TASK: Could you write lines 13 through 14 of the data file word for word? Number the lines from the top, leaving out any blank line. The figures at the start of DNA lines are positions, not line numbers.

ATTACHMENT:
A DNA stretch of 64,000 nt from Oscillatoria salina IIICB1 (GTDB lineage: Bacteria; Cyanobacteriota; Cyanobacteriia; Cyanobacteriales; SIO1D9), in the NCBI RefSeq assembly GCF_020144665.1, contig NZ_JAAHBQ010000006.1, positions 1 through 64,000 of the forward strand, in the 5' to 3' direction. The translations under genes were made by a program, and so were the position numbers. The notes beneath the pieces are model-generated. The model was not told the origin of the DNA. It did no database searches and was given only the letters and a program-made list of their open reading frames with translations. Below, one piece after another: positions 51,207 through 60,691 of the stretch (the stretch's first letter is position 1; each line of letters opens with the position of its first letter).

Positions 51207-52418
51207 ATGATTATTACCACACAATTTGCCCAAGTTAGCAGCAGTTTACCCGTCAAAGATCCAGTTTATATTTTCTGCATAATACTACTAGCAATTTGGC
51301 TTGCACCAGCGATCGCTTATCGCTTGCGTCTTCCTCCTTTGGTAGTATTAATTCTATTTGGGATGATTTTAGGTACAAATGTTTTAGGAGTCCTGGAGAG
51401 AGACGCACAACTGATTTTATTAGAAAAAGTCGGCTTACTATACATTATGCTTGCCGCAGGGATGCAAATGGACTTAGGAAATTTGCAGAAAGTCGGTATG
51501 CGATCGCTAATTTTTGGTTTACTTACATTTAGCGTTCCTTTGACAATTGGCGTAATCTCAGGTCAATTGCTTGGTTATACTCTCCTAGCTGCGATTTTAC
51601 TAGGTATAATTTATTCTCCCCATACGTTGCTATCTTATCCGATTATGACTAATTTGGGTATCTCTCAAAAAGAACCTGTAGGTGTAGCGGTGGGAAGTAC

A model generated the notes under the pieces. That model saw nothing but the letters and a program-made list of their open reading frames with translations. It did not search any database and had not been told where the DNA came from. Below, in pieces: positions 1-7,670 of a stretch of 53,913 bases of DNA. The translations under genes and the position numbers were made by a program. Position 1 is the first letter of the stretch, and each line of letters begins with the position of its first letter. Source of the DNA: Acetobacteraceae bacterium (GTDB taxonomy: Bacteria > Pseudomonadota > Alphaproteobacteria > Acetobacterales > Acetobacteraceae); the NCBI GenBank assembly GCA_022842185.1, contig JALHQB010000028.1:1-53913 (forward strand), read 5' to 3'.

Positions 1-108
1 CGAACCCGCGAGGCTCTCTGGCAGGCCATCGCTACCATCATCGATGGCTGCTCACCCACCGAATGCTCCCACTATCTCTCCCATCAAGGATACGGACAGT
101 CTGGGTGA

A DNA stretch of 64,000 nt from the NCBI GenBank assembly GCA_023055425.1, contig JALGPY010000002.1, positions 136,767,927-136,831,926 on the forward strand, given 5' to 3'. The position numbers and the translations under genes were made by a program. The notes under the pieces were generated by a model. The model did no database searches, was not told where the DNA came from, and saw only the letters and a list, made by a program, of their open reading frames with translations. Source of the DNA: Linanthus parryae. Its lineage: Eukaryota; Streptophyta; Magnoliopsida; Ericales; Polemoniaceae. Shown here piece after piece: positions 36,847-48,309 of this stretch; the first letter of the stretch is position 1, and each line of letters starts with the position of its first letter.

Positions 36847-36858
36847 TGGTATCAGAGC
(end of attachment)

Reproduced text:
Positions 36847-36858
36847 TGGTATCAGAGC